George MacDonald.

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Judy, however, did not choose to receive the laugh as
a scholium explanatory of the remark, and was gone in
a moment, leaving Mr Stoddart and myself alone. I
must say he looked a little troubled at the precipitate
retreat of the damsel ; but he recovered himself with a
smile, and said to me,

" I wonder what speech I shall make next to drive
you away, Mr Walton."

" I am not so easily got rid of, Mr Stoddart," I
answered. " And as for taking offence, I don't like it,
and therefore I never take it. But teil me what you are
doing now."

" I have been working for some time at an attempt
after a perpetual motion, but, I must confess, more from
a metaphysical or logical point of view than a mechanical

Here he took a drawing from a shelf, explanatory of
his plan.

" You see," he said, " here is a top made of platinum,
the heaviest of metals, except iridium which it would
be impossible to procure enough of, and which would be
difficult to work into the proper shape. It is surrounded,


you will observe, by an air-tight receiver, communicat-
ing by this tube with a powerful air-pump. The plate
upon which the point of the top rests and revolves is a
diamond ; and I ought to have mentioned that the peg
of the top is a diamond likewise. This is, of course,
for the sake of reducing the friction. By this apparatus
communicating with the top, through the receiver, I set
the top in motion after exhausting the air as far as
possible. Still there is the difficulty of the friction of
the diamond point upon the diamond plate, which must
ultimately occasion repose. To obviate this, I have
constructed here, underneath, a small steam-engine,
which shall cause the diamond plate to revolve at pre-
cisely the same rate of speed as the top itself. This, of
course, will prevent all friction."

" Not that with the unavoidable remnant of air, how-
ever," I ventured to suggest.

" That is just my weak point," he answered. " But
that will be so very small !"

" Yes ; but enough to deprive the top of perpetual

" But suppose I could get over that difficulty, would
the contrivance have a right to the name of a perpetual
motion ? For you observe that the steam-engine below
would not be the cause of the motion. That comes
from above, here, and is withdrawn, finally withdrawn."

" I understand perfectly," I answered. " At least, I
think I do. But I return the question to you : Is a
motion which, although not caused, is enabled by an-
other motion, worthy of the name of a perpetual motion ;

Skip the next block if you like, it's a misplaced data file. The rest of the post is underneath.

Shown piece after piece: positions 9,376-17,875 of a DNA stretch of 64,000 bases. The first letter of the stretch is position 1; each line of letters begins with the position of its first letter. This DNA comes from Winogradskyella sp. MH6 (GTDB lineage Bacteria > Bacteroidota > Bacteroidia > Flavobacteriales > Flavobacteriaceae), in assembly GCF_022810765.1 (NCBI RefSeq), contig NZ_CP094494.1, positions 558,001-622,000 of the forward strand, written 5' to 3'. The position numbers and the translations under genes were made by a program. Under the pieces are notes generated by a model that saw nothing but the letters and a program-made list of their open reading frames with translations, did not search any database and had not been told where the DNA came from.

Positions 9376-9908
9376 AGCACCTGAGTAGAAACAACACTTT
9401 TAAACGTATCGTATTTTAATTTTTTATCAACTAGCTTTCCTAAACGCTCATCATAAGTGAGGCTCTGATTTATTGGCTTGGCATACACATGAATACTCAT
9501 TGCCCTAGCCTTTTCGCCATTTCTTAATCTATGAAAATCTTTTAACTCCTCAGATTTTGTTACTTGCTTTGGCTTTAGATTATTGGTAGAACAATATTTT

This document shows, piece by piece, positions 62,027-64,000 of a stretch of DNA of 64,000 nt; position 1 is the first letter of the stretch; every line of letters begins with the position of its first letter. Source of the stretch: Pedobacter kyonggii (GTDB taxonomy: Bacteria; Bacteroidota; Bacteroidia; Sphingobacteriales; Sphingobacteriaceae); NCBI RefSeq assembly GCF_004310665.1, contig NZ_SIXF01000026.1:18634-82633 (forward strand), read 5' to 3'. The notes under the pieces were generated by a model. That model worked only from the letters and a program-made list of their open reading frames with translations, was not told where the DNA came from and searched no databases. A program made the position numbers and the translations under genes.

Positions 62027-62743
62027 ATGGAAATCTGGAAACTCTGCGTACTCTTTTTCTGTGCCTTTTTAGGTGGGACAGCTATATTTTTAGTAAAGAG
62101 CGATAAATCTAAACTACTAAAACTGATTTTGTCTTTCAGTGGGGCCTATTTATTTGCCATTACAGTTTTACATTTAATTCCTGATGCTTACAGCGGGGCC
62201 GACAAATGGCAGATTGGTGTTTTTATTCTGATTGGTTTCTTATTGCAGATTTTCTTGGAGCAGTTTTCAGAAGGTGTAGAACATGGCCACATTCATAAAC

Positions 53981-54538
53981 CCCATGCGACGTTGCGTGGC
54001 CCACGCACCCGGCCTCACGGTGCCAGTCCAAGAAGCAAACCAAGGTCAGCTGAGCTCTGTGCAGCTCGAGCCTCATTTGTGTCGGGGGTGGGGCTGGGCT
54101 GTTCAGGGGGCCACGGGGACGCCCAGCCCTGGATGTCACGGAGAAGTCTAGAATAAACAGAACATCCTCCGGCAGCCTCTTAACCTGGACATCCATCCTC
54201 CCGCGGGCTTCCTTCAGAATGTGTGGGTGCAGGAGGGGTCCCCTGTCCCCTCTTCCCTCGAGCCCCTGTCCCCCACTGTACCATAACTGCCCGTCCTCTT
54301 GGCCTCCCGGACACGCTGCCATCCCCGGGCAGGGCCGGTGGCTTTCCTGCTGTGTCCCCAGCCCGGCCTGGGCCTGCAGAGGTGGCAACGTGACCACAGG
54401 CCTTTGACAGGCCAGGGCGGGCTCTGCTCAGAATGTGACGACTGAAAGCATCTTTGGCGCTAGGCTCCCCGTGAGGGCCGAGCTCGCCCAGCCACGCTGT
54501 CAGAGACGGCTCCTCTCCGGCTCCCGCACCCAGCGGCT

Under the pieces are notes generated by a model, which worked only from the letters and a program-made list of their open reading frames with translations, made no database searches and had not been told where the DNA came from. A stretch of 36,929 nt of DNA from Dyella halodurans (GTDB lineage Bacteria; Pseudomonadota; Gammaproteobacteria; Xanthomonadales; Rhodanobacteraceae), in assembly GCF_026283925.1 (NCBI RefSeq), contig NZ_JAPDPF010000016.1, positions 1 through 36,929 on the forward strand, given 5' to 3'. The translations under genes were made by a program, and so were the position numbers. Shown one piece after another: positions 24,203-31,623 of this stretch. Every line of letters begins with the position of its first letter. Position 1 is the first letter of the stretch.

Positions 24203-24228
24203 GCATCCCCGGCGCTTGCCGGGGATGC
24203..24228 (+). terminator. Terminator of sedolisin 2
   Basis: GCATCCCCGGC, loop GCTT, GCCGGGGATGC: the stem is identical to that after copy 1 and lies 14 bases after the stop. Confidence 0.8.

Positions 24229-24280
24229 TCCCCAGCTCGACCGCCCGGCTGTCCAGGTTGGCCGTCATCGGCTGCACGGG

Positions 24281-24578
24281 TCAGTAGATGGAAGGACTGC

seeing the perpetuity of motion has not to do merely
tvith time, but with the indwelling of self-generative
power renewing itself constantly with the process of
exhaustion t"

He threw clown his file on the bench.

" I fear you are right," he said. " But you will allow
it would have made a very pretty machine."

" Pretty, I will allow," I answered, " as distinguished
from beautiful. For I can never dissociate beauty from

" You say that ! with all the poetic things you say in
your sermons ! For I am a sharp listener, and none the
less such that you do not see me. I have a loophole
for seeing you. And I flatter myself, therefore, I am
the only person in the congregation on a level with you
in respect of balancing advantages. I cannot contradict
you, and you cannot address me."

" Do you mean, then, that whatever is poetical is use-
less?" I asked.

" Do you assert that whatever is useful is beautiful?"
lie retorted.

" A full reply to your question would need a ream of
paper and a quarter of quills," I answered ; " but I think
I may venture so far as to say that whatever subserves a
noble end must in itself be beautiful."

" Then a gallows must be beautiful because it sub-
serves the noble end of ridding the world of male-
factors?" he returned, promptly.

I had to think for a moment before I could reply.

" I do not see anything noble in the end," I answered.


" If the machine got rid of malefaction, it would, indeed,
have a noble end. But if it only compels it to move on,
as a constable does from this world into another I do
not, I say, see anything so noble in that end. The
gallows cannot be beautiful."

"Ah, I see. You don't approve of capital punish-

" I do not say that. An inevitable necessity is some-
thing very different from a noble end. To cure the dis-
eased mind is the noblest of ends ; to make the sinner
forsake his ways, and the unrighteous man his thoughts,
the loftiest of designs; but to punish him for being
wrong, however necessary it may be for others, cannot,
if dissociated from the object of bringing good out of
evil, be called in any sense a noble end. I think now,
however, it would be but fair in you to give me some
answer to my question. Do you think the poetic use-
less ? "

" I think it is very like my machine. It may exer-
cise the faculties without subserving any immediate

" It is so difficult to get out of the region of the poetic,
that I cannot think it other than useful : it is so wide-
spread. The useless could hardly be so nearly univer-
sal. But I should like to ask you another question :
What is the immediate effect of anything poetic upon
your mind ? "

" Pleasure," he answered.

" And is pleasure good or bad!"

" Sometimes the one, sometimes the other."



" 1 should say so."

" I should not."

" Are you not, then, by your very profession, more or
less an enemy of pleasure ? "

" On the contrary, I believe that pleasure is good, and
does good, and urges to good. Care is the evil thing."

" Strange doctrine for a clergyman."

" Now, do not misunderstand me, Mr Stoddart. That
might not hurt you, but it would distress me. Pleasure,
obtained by wrong, is poison and horror. But it is not
the pleasure that hurts, it is the wrong that is in it that
hurts ; the pleasure hurts only as it leads to more wrong.
I almost think myself, that if you could make everybody
happy, half the evil would vanish from the earth."

" Hut you believe in God I "